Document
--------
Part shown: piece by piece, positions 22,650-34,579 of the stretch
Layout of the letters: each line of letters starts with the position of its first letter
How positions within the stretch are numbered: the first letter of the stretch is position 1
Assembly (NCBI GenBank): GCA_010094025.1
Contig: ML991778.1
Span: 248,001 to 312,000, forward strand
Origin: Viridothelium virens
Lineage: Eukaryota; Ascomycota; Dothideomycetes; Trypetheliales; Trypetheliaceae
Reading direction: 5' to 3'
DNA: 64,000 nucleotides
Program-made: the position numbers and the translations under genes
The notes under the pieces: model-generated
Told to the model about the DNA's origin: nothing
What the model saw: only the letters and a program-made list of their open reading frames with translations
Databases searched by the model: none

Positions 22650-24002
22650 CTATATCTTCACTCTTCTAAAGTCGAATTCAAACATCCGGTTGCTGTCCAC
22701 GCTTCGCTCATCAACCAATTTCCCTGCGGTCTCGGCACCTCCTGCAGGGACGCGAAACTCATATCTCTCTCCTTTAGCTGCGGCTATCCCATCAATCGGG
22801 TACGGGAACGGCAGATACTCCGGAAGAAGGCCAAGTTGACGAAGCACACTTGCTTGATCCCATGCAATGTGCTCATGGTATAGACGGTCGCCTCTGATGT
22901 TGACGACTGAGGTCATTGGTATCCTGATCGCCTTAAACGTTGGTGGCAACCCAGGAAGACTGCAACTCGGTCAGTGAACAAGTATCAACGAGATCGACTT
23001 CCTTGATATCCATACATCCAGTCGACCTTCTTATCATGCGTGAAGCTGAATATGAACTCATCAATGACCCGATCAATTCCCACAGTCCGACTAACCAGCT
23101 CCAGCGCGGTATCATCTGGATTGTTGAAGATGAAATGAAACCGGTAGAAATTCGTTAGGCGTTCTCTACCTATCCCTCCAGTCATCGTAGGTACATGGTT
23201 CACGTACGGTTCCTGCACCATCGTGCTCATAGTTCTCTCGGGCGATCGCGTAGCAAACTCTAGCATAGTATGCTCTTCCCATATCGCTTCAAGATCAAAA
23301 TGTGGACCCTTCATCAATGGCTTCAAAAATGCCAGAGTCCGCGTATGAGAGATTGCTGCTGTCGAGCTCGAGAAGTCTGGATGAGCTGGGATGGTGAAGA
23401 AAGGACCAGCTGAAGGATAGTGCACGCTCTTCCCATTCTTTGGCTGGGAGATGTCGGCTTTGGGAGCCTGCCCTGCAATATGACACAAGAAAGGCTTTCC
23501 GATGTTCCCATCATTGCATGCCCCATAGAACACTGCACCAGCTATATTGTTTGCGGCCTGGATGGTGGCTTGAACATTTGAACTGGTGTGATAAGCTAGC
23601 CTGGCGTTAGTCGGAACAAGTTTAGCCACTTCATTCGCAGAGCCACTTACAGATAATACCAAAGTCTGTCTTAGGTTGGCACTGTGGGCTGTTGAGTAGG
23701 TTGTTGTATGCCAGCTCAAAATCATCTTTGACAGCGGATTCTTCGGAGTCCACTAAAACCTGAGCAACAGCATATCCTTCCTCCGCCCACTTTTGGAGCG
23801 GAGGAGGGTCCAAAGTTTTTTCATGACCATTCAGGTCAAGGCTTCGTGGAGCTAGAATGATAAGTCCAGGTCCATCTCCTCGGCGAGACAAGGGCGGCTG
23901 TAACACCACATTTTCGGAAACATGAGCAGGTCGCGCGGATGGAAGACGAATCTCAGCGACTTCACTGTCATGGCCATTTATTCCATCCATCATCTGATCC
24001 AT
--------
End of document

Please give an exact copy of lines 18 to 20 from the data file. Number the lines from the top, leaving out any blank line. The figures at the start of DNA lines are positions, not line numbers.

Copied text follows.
22701 GCTTCGCTCATCAACCAATTTCCCTGCGGTCTCGGCACCTCCTGCAGGGACGCGAAACTCATATCTCTCTCCTTTAGCTGCGGCTATCCCATCAATCGGG
22801 TACGGGAACGGCAGATACTCCGGAAGAAGGCCAAGTTGACGAAGCACACTTGCTTGATCCCATGCAATGTGCTCATGGTATAGACGGTCGCCTCTGATGT
22901 TGACGACTGAGGTCATTGGTATCCTGATCGCCTTAAACGTTGGTGGCAACCCAGGAAGACTGCAACTCGGTCAGTGAACAAGTATCAACGAGATCGACTT